The Trouble with Writing in Lockdown

The tension of feeling unable to write when there is so much to write about.

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The global scale of human tragedy and economic disruption caused by the ongoing pandemic places writers in a position of responsibility. Future readers will expect to find a response to all that is happening in this time within our work. The political turmoil, the unrest, the fear, the experience of isolation, not to mention queueing for depleted stocks of toilet rolls and flour (well, maybe not that specifically!)

Writers can choose whether or not to fulfill the expectation, but whether you respond by directly dramatising the pandemic, purposefully ignoring it, or by letting it seep in more abstractly, it cannot be erased from the context of our lives. If you write, then the pandemic will be part of your writing in one way or another.

But there’s a more immediate problem: we’re stuck at home. There are no conversations to be overheard, nothing much to see outside. For those fortunate enough not to be impacted by the illness, or financial difficulties arising from it, life is similar to taking an endless drive along the motorway on Christmas Day, or going for a walk in the middle of the World Cup Final. There is a sense of emptiness, a lack of people, a lack of chatter, and interaction. All our first-hand experience has been reduced to four walls and a string of supermarket visits, where the density of people is thinned.

The conversations we do have are about the pandemic and what we’ll do when it’s over. All the other experiences are filtered through the media. Writing groups are now online, there is no passing round the biscuits, no stapled stories. Our work is being starved of the ingredients it needs to thrive.

There are big stories out there, which are in need of preservation and emotional interrogation, but they are too raw and too current to heartlessly fictionalise.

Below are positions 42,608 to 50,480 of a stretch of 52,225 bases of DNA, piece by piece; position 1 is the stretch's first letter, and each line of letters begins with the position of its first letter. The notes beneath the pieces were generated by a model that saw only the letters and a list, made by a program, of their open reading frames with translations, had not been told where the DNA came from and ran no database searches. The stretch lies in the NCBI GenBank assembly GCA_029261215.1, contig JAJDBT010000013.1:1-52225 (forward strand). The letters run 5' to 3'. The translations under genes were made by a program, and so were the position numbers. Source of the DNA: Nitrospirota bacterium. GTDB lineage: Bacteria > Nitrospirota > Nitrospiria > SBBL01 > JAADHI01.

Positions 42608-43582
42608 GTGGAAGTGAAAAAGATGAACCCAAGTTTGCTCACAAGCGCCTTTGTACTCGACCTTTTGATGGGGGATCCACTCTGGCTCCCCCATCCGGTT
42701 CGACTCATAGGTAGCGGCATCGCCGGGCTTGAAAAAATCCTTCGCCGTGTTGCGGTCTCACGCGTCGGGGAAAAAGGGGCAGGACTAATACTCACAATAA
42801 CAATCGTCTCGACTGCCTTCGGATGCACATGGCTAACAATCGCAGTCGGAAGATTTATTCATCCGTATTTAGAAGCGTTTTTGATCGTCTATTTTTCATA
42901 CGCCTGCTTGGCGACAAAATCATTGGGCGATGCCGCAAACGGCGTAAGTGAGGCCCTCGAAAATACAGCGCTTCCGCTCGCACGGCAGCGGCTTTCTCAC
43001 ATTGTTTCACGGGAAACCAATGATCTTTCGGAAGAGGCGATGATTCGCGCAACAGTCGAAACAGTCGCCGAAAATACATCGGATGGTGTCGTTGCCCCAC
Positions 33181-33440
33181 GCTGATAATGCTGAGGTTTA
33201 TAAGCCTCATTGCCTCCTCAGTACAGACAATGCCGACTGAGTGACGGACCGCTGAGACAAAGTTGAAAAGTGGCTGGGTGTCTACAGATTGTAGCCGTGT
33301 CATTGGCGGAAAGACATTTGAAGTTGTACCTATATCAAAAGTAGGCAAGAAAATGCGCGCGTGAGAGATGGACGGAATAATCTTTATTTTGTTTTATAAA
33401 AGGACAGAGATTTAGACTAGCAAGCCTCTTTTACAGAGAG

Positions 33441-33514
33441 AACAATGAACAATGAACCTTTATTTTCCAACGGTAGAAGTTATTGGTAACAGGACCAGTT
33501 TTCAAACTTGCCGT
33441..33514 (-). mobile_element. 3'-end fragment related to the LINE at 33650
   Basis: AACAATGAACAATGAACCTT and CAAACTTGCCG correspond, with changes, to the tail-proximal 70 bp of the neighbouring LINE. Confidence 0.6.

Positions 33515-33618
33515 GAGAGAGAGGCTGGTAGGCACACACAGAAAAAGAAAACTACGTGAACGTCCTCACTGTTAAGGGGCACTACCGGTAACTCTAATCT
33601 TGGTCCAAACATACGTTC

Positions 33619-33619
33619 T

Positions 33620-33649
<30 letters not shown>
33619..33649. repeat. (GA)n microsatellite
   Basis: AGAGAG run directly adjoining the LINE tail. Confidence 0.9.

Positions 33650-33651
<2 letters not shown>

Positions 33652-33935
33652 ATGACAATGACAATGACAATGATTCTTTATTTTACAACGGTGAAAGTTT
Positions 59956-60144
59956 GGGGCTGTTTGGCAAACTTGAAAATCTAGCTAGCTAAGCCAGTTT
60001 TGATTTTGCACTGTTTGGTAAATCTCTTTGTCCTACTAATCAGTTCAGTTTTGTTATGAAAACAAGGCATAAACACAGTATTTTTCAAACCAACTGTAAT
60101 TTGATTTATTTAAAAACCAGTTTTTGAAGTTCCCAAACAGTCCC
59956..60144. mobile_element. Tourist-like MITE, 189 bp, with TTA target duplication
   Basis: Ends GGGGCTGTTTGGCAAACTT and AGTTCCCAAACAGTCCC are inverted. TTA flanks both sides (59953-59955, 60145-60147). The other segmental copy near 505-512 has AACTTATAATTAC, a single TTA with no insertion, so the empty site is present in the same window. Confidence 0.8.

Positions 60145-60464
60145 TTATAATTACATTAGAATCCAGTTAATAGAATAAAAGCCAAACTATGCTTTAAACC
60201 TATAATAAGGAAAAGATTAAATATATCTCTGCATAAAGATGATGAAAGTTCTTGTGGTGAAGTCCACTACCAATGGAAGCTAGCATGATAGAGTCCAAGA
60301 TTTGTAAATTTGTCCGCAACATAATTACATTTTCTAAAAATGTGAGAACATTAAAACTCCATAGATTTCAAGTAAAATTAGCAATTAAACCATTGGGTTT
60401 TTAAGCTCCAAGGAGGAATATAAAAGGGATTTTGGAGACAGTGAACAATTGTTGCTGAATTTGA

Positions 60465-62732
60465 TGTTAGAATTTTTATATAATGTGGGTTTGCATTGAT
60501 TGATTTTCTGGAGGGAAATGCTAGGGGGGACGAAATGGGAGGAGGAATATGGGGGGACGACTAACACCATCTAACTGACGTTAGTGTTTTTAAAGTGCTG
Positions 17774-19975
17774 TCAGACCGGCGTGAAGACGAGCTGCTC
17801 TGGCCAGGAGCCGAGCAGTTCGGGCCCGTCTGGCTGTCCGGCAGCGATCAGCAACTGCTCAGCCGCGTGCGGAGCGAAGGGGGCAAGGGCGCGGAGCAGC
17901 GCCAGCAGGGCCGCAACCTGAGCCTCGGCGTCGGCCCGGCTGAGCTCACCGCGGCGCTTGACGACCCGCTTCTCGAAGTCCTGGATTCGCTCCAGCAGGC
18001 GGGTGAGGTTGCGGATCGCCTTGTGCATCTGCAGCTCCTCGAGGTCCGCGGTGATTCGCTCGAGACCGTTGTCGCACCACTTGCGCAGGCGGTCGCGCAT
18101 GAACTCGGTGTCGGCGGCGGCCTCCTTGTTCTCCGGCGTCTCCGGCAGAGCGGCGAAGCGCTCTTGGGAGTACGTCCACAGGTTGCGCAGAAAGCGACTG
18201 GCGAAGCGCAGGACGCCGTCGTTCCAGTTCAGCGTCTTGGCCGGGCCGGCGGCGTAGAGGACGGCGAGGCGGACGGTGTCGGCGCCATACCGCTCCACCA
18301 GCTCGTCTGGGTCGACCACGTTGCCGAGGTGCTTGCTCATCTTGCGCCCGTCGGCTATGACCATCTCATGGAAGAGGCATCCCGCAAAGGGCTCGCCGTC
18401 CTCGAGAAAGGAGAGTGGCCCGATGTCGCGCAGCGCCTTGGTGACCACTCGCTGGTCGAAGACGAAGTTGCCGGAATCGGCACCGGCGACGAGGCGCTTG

I hope there will never come a time again when refrigeration lorries are used to store bodies in New York City, or when children are separated from parents, and people from their lifelong partners, in their final moments. It is a world filled with stories of lonely endings; a strange place for the writer who is forever responding, as many are, to the general malaise of western living, to be thrust into a mass pandemic, and an altered reality arising from without rather than from within.

Perhaps we should hand over our pens and paper to the doctors and nurses, and those who have suffered the most. They have the first-hand experiences that we do not. But writing is an art that we’ve been practising our whole lives and we have the skills to transform our current context in ways that might help make sense, now and in the future.

If you are struggling to write during this time with a lack of interaction and inspiration, if a sullen mood has overcome you, then you are not alone, but I would urge that you find a way back. If not writing, then at least recording, making notes, saving news articles, preparing for some future, perhaps filtered or indirect, reference to our context, because writers are needed who will respond to this. You are not without a role, even if it feels like that at present; faced with horrors larger than we could’ve imagined would ever come true, our writing can feel inadequate, mine certainly does, but this is a reason to change and adapt, not surrender.

Anthony Levings is a writer compelled by capturing moments in time and history.

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